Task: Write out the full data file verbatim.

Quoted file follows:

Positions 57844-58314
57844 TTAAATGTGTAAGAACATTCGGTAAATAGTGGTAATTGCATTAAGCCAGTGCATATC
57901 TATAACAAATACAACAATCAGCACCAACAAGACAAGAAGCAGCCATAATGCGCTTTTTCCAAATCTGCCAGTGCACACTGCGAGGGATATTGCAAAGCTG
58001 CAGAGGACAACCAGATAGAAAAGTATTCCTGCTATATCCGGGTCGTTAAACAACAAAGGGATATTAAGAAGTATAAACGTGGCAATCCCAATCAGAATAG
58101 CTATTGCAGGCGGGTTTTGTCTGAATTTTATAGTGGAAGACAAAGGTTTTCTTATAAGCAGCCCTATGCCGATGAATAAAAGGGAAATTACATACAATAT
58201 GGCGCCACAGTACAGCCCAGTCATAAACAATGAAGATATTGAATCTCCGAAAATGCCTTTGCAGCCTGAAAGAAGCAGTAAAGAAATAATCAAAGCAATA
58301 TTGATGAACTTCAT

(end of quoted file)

Positions 57844-58314
57844 TTAAATGTGTAAGAACATTCGGTAAATAGTGGTAATTGCATTAAGCCAGTGCATATC
57901 TATAACAAATACAACAATCAGCACCAACAAGACAAGAAGCAGCCATAATGCGCTTTTTCCAAATCTGCCAGTGCACACTGCGAGGGATATTGCAAAGCTG
58001 CAGAGGACAACCAGATAGAAAAGTATTCCTGCTATATCCGGGTCGTTAAACAACAAAGGGATATTAAGAAGTATAAACGTGGCAATCCCAATCAGAATAG
58101 CTATTGCAGGCGGGTTTTGTCTGAATTTTATAGTGGAAGACAAAGGTTTTCTTATAAGCAGCCCTATGCCGATGAATAAAAGGGAAATTACATACAATAT
58201 GGCGCCACAGTACAGCCCAGTCATAAACAATGAAGATATTGAATCTCCGAAAATGCCTTTGCAGCCTGAAAGAAGCAGTAAAGAAATAATCAAAGCAATA
58301 TTGATGAACTTCAT